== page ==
Study of the Deep-Bed Filtration Using Pore Filtration Model (PFM) 2018-01-0956
To meet stringent emissions regulations, filtration devices are often used in engine exhaust systems to reduce particulate mass (PM) and particulate number (PN). Diesel particulate filters (DPFs) are a well-established means of reducing PM from diesel engines to meet emissions regulations. New emissions regulations will most likely require a similar technology on gasoline engines with direct injection, gasoline particulate filters (GPFs). Due to differences in the exhaust and particulate characteristics, the design and operation of GPFs and DPFs differ. In a DPF filtration is dominated by the buildup of a soot cake. Whereas in a GPF, much of the soot is trapped inside the porous substrate, or filter wall, where deep-bed filtration is dominant. Thus, an accurate model describing the porous filtration properties of GPF substrates is desired.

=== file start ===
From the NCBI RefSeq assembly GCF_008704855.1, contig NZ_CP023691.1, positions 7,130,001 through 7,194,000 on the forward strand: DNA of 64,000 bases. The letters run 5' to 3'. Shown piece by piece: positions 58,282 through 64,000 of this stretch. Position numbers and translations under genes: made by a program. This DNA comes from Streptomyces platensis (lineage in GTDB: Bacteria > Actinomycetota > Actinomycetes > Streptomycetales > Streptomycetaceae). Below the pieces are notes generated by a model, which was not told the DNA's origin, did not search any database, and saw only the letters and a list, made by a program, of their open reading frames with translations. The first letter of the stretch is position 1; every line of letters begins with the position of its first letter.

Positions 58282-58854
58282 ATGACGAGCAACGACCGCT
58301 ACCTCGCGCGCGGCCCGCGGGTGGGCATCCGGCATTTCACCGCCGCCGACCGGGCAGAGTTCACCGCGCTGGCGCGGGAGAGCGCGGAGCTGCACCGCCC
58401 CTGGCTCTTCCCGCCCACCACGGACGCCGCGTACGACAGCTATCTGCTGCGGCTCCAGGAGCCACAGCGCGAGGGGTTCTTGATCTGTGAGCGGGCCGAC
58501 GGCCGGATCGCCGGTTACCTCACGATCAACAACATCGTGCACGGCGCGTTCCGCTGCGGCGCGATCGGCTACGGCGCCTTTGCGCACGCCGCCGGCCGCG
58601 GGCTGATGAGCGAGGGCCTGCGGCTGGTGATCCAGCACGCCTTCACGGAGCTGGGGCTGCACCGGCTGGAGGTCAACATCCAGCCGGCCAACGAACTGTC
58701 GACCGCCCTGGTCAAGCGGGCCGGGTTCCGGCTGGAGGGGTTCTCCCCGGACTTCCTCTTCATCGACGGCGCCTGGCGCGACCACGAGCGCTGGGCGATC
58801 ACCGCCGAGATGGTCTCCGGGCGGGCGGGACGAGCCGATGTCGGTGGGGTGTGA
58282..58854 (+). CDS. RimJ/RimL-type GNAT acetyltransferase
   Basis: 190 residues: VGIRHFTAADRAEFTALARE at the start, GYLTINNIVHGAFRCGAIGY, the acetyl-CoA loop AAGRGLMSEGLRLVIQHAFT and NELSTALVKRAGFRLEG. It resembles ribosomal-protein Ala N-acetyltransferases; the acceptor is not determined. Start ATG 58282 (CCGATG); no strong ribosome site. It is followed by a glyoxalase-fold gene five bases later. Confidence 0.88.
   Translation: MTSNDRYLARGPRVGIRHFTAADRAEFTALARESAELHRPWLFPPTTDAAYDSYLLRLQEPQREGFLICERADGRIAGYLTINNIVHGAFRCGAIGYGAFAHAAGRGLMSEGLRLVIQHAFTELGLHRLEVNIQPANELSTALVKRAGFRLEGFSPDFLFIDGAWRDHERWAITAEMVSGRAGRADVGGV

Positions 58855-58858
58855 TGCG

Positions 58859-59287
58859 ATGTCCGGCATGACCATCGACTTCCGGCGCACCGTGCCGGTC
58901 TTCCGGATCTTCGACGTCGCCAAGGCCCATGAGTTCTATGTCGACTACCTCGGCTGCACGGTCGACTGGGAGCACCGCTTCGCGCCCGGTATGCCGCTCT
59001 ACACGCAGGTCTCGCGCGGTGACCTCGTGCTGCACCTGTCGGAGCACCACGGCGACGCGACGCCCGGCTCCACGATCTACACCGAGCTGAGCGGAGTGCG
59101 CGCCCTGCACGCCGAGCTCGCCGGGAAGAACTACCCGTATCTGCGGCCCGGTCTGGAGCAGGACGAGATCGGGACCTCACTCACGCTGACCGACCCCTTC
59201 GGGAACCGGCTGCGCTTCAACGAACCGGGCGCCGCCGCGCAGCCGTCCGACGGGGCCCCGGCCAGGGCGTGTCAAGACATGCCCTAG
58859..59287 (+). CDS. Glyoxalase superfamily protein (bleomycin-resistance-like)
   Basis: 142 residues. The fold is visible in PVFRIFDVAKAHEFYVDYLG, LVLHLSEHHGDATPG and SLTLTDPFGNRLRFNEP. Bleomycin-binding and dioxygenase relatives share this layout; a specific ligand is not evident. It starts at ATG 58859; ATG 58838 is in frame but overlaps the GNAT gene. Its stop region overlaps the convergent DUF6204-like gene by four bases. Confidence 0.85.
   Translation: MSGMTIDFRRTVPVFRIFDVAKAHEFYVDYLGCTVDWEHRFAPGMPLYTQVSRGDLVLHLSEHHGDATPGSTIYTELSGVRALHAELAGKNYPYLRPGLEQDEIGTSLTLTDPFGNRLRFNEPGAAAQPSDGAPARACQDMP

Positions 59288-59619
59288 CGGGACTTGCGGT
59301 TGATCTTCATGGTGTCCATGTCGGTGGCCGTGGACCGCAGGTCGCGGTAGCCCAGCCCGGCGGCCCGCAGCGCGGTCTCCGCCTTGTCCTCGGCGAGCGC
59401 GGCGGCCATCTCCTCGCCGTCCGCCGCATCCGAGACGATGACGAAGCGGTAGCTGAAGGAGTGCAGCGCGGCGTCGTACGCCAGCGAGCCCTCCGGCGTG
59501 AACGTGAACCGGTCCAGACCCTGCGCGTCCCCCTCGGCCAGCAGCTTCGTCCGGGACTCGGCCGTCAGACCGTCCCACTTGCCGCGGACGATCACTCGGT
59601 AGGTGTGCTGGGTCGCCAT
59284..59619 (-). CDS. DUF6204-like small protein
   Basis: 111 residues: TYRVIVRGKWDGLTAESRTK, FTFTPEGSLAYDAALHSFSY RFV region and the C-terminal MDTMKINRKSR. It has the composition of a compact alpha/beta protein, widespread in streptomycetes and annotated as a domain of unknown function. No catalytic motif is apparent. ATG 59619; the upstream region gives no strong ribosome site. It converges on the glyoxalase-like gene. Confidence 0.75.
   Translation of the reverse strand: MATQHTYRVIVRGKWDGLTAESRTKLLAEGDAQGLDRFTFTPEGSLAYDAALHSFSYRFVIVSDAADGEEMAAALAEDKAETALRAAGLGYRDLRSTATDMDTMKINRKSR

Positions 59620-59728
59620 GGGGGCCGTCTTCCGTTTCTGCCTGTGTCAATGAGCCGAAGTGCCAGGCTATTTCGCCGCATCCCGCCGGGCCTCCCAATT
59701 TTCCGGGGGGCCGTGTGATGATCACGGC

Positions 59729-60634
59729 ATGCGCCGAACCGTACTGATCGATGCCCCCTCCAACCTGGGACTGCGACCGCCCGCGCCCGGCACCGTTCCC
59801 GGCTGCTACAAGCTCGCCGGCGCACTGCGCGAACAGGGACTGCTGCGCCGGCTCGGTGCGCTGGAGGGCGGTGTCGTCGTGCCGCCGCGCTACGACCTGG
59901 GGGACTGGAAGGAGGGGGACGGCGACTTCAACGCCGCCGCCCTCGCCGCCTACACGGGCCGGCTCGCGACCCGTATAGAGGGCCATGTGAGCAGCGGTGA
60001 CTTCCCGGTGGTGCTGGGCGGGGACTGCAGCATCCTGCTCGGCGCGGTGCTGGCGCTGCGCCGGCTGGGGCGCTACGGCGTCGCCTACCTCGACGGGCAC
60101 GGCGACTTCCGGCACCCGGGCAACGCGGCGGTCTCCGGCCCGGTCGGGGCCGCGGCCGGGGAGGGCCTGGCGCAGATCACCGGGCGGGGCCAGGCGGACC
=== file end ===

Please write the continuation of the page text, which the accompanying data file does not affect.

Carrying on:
The pore filtration model (PFM) was developed to more accurately model the deep-bed filtration process that occurs in a GPF. This includes changes in the porous material characteristics which impact the filtration efficiency and pressure drop. The PFM model is based on a constricted tube unit collector rather than the traditional spherical unit collector used in DPF models. This geometry more closely represents the pores in a GPF substrate. In addition, it gives additional geometric parameters for representing different types of substrates. Data from a spark-ignition direct-injection (SIDI) engine was used to validate the model. The PFM can capture with high accuracy both the number-based filtration efficiency and pressure drop under various engine operating conditions and for various filter samples. Of the different geometric parameter used in the PFM, it was found the pore throat diameter had the largest effect on the filtration efficiency.